Developed By: Heliocentric Studios Published By: Team17 Categories: Adventure, RPG, Roguelike Release Date: 02.23.19
What do you get when you take a classic 2D Legend of Zelda game, mix roguelike type dungeons, add some pretty indepth RPG elements. You get Rogue Heroes: Ruins of Tasos, a game that puts you on a quest to defeat four titans that were sealed away, but are slowly growing stronger in power and have unleashed monsters upon the world.
Upon first look, you’re playing something reminiscent of an older Legend of Zelda game. You visit towns, you have your sword and soon shield, and you go into a big overworld full of monsters, and you need to go into dungeons to proceed. Attacking, blocking, and other tasks use stamina. Certain weapons use ammo, but others use magic, much reminding me of how A Link Between Worlds handled weapons. With the main town, it’s rather bare at first. There’s no buildings, no people living there, no business. You’re tasked to build the town up. You’re not going to do this with gold that you find in the overworld though. You’re going to need gems, which can be found in the dungeons.
While every dungeon has a set place in the overworld, the insides are all randomized. Throughout the three floors to each dungeon, the way the rooms are all put together are random. If you die a lot, you’re going to probably see a new first room to each dungeon every time. Eventually you will start seeing repeat rooms, but they’re never in the same place. Defeating enemies, destroying the pots and plants around you, and opening chests will all grant you the gems I mentioned earlier. Keep a keen eye in the dungeons as traps are everywhere, and if you’re not paying attention to a switch on the floor, you’re going to be in either a world of hurt, or on the rare chance, vast riches. You’ll find glass weapons randomly in the dungeons, which are temporary versions of the weapons you can either buy or acquire after finishing a dungeon, for use only in the dungeon they’re in. After finishing a floor of a dungeon, you can pay a fee of gems to make a permanent shortcut to the upcoming floor, but you might want to save the gems for something else.
You’re going to die in the dungeons, a lot in fact. Don’t worry about it though, as you never lose the gems you’ll earn in the dungeons upon death. It’s time to use them to build the town up. Homes, places of business to upgrade your strength, stamina, health and magic. A place to upgrade your weapons. A bar, a farm, a fishing hole, a witch’s shack to brew potions. Don’t feel the need to get everything built up right away, it’s a bit pricy and it won’t be the only use of gems. After you build say…the blacksmith, you can upgrade your sword, but that’s going to cost gems as well, a lot of them. I’d personally recommend upgrading your health and strength as soon as possible as enemies as soon as the second or third floor of the first dungeon can and will hit hard and take a lot of damage. This might mean a decent bit of grinding, but the randomized dungeons kept it from getting boring.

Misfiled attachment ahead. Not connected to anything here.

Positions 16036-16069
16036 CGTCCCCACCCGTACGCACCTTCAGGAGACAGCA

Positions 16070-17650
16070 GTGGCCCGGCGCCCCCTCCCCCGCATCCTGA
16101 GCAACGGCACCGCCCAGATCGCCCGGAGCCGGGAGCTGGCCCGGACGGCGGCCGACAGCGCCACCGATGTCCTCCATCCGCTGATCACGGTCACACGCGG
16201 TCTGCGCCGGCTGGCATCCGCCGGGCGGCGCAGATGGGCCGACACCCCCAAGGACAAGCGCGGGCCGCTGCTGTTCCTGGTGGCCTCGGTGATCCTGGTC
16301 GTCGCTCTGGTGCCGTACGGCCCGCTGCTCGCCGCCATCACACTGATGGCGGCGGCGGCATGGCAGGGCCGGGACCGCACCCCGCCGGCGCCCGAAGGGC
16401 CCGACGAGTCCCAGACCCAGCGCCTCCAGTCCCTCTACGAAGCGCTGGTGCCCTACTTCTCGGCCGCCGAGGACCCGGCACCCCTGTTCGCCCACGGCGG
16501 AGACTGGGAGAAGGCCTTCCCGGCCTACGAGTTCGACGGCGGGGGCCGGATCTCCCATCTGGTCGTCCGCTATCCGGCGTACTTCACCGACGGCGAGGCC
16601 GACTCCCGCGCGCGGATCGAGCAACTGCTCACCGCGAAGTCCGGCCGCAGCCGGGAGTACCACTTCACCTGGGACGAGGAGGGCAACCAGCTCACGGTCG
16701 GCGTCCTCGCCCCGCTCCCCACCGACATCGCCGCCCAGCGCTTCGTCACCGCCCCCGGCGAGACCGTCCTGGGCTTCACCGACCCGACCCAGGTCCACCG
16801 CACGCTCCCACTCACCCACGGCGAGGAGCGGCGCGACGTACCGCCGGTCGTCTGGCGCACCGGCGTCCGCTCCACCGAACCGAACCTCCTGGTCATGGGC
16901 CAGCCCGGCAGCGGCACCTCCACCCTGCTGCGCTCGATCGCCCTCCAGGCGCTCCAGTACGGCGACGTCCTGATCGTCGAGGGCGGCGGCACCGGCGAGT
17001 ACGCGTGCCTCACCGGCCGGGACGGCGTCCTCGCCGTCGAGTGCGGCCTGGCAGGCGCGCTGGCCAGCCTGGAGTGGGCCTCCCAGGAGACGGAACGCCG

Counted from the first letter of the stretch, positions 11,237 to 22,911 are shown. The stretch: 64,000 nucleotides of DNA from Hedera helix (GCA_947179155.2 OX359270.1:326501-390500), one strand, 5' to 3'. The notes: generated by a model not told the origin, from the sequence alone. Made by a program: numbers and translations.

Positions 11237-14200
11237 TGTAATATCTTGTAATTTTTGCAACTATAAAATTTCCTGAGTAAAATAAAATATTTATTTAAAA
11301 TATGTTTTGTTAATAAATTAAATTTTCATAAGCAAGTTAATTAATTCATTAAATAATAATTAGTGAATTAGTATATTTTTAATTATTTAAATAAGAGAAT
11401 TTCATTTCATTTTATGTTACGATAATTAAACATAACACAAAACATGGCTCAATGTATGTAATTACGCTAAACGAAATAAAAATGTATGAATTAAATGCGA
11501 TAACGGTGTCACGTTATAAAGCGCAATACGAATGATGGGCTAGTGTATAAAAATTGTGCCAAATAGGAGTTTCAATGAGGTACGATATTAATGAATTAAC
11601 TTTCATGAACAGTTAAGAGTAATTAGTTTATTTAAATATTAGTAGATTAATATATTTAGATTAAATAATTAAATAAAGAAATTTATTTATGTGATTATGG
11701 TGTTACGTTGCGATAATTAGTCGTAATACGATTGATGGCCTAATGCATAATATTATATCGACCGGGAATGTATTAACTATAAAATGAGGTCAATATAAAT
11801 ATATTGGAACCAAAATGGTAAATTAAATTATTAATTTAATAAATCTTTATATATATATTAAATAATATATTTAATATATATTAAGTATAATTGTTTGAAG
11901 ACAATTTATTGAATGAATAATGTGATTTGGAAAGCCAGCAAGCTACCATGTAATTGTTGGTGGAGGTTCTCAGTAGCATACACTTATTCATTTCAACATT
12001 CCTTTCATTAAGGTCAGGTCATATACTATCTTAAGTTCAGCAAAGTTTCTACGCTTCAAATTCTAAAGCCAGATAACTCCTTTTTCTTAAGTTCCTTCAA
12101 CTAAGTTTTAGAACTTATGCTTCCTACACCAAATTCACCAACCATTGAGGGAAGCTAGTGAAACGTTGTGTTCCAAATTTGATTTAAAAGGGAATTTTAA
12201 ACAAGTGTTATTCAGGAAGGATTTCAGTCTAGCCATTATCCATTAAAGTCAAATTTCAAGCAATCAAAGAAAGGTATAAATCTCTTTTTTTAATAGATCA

Rogue Heroes also employs a class system. Don’t like the default one, then just change your class, which changes your stats and special move. I opted to use the Thief class, which had much better stats than the default class, and replaced a stabbing dash with a sleath like evasion. Getting these classes, also cost gems, but it’s definitely worth the time and gems.
It’s a colorful, cute artstyle. It’s fitting for the style of game. I wasn’t the biggest fan initially of the character sprites, but I grew to like them after a while. It all in all reminds me of what I’d see from what we’d get from a Legend of Zelda clone on a GBA or DS. This is a good thing. Music was catchy, with my favorite song playing when you jump inside of a big friendly frog that lets you traverse over mud that would otherwise pull you under.
Rogue Heroes is fun by itself, but it also has online and offline co-op. That heightens a game I had trouble putting down, to one I begged my friends to play with me. And since everyone if they want can be a different class, everyone could play their own way together and it wouldn’t just be a set of identical sprites everywhere.
I loved Rogue Heroes. Recently, games that seem to be inspired by Legend of Zelda seem to miss what made those games good, or are just clones of Breath of the Wild. It’s refreshing as a fan of those classic, more traditional titles in the series. I love that I can play this with friends online and that every time we play a dungeon, it’s random, even if we can remember how some rooms work. I can without a doubt recommend this game.